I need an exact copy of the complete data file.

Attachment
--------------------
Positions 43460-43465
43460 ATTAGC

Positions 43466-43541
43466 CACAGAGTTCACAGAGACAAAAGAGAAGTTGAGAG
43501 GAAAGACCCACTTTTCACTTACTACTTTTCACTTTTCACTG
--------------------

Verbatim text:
Positions 43460-43465
43460 ATTAGC

Positions 43466-43541
43466 CACAGAGTTCACAGAGACAAAAGAGAAGTTGAGAG
43501 GAAAGACCCACTTTTCACTTACTACTTTTCACTTTTCACTG